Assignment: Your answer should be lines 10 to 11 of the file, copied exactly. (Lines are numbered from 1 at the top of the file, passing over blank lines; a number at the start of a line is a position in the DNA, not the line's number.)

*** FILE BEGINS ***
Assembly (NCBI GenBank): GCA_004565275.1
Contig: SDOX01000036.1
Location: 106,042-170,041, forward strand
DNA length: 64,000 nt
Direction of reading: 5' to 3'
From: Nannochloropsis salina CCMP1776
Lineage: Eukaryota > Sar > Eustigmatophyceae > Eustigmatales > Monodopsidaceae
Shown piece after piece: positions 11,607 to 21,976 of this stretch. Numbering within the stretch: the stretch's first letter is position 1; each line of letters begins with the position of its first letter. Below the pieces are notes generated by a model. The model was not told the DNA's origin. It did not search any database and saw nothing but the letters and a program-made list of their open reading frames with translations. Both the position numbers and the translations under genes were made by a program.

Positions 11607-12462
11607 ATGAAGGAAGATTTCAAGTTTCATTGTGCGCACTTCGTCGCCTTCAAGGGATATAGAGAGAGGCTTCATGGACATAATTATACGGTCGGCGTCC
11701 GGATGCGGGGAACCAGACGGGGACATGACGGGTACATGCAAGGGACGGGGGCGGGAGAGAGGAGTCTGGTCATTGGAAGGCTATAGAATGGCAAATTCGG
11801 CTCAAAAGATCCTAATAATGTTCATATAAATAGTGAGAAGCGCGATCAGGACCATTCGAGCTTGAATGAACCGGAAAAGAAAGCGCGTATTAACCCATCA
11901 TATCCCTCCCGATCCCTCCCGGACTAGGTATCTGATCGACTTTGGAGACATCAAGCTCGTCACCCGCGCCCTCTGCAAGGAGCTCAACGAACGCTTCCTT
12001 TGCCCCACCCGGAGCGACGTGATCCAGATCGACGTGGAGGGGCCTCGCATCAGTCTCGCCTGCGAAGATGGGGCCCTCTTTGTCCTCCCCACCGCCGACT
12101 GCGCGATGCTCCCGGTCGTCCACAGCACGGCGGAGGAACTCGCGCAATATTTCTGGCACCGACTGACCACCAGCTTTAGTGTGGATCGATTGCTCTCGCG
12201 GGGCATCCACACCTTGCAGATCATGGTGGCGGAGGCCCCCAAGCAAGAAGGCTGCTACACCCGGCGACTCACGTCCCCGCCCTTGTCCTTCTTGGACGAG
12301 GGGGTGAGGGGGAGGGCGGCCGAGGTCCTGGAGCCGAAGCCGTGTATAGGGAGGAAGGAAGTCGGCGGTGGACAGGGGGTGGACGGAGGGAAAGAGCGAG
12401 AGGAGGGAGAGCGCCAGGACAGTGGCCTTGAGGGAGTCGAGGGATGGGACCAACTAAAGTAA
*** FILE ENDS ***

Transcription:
11607 ATGAAGGAAGATTTCAAGTTTCATTGTGCGCACTTCGTCGCCTTCAAGGGATATAGAGAGAGGCTTCATGGACATAATTATACGGTCGGCGTCC
11701 GGATGCGGGGAACCAGACGGGGACATGACGGGTACATGCAAGGGACGGGGGCGGGAGAGAGGAGTCTGGTCATTGGAAGGCTATAGAATGGCAAATTCGG